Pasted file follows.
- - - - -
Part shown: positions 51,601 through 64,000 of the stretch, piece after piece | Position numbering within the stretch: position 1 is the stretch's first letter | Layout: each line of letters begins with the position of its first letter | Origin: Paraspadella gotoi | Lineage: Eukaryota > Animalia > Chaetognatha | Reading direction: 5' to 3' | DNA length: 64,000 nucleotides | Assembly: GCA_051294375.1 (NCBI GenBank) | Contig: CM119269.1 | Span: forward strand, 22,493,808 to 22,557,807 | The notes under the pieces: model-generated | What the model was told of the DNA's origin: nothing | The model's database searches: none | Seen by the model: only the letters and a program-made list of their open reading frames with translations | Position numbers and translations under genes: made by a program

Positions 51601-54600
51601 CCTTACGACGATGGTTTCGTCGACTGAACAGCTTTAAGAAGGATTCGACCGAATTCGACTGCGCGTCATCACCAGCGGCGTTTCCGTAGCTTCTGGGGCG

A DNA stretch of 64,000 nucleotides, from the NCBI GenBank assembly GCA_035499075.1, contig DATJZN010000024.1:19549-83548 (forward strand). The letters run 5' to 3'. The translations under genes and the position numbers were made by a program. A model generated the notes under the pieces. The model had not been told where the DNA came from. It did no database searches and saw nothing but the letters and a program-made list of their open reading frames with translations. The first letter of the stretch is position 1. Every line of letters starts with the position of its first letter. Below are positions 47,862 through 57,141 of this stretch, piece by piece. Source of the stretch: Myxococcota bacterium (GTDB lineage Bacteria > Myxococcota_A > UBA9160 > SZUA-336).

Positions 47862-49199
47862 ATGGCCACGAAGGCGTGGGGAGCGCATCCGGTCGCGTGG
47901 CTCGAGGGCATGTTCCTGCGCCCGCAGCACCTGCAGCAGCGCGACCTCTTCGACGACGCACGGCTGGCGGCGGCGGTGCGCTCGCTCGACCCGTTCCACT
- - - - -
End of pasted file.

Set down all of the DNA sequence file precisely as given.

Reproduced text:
Part shown: positions 51,601 through 64,000 of the stretch, piece after piece | Position numbering within the stretch: position 1 is the stretch's first letter | Layout: each line of letters begins with the position of its first letter | Origin: Paraspadella gotoi | Lineage: Eukaryota > Animalia > Chaetognatha | Reading direction: 5' to 3' | DNA length: 64,000 nucleotides | Assembly: GCA_051294375.1 (NCBI GenBank) | Contig: CM119269.1 | Span: forward strand, 22,493,808 to 22,557,807 | The notes under the pieces: model-generated | What the model was told of the DNA's origin: nothing | The model's database searches: none | Seen by the model: only the letters and a program-made list of their open reading frames with translations | Position numbers and translations under genes: made by a program

Positions 51601-54600
51601 CCTTACGACGATGGTTTCGTCGACTGAACAGCTTTAAGAAGGATTCGACCGAATTCGACTGCGCGTCATCACCAGCGGCGTTTCCGTAGCTTCTGGGGCG

A DNA stretch of 64,000 nucleotides, from the NCBI GenBank assembly GCA_035499075.1, contig DATJZN010000024.1:19549-83548 (forward strand). The letters run 5' to 3'. The translations under genes and the position numbers were made by a program. A model generated the notes under the pieces. The model had not been told where the DNA came from. It did no database searches and saw nothing but the letters and a program-made list of their open reading frames with translations. The first letter of the stretch is position 1. Every line of letters starts with the position of its first letter. Below are positions 47,862 through 57,141 of this stretch, piece by piece. Source of the stretch: Myxococcota bacterium (GTDB lineage Bacteria > Myxococcota_A > UBA9160 > SZUA-336).

Positions 47862-49199
47862 ATGGCCACGAAGGCGTGGGGAGCGCATCCGGTCGCGTGG
47901 CTCGAGGGCATGTTCCTGCGCCCGCAGCACCTGCAGCAGCGCGACCTCTTCGACGACGCACGGCTGGCGGCGGCGGTGCGCTCGCTCGACCCGTTCCACT